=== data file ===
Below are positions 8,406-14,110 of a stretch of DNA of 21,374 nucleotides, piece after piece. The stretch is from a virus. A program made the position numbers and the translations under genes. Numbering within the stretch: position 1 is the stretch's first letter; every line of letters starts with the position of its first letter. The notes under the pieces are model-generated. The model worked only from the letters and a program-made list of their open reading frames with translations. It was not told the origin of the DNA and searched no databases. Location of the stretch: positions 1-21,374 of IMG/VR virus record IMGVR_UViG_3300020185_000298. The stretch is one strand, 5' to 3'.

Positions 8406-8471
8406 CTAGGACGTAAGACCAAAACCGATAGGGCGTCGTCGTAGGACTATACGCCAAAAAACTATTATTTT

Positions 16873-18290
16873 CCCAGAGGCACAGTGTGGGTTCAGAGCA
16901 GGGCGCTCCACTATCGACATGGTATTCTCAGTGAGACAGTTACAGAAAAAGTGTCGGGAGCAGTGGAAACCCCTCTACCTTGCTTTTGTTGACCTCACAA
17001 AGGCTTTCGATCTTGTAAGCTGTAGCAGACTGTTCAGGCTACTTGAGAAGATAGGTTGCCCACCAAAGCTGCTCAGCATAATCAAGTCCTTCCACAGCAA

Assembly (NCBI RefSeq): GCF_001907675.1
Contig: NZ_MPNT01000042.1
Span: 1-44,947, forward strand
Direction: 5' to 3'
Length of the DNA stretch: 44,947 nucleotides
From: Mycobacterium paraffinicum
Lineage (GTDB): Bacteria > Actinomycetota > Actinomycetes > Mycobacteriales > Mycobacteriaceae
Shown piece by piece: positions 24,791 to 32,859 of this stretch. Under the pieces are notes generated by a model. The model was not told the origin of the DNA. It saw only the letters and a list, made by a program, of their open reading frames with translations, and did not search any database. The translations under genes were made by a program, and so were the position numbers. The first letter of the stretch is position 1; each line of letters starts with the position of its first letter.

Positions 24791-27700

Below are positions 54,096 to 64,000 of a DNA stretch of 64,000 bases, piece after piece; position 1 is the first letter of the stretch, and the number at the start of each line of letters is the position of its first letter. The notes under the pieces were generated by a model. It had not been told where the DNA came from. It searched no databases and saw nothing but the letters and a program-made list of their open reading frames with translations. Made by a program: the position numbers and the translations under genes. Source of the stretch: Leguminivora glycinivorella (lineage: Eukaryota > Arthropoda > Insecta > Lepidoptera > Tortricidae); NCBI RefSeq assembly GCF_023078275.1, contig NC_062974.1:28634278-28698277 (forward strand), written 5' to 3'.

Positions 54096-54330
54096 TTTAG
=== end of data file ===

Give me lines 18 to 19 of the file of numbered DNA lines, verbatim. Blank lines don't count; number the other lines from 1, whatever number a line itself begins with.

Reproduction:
Positions 54096-54330
54096 TTTAG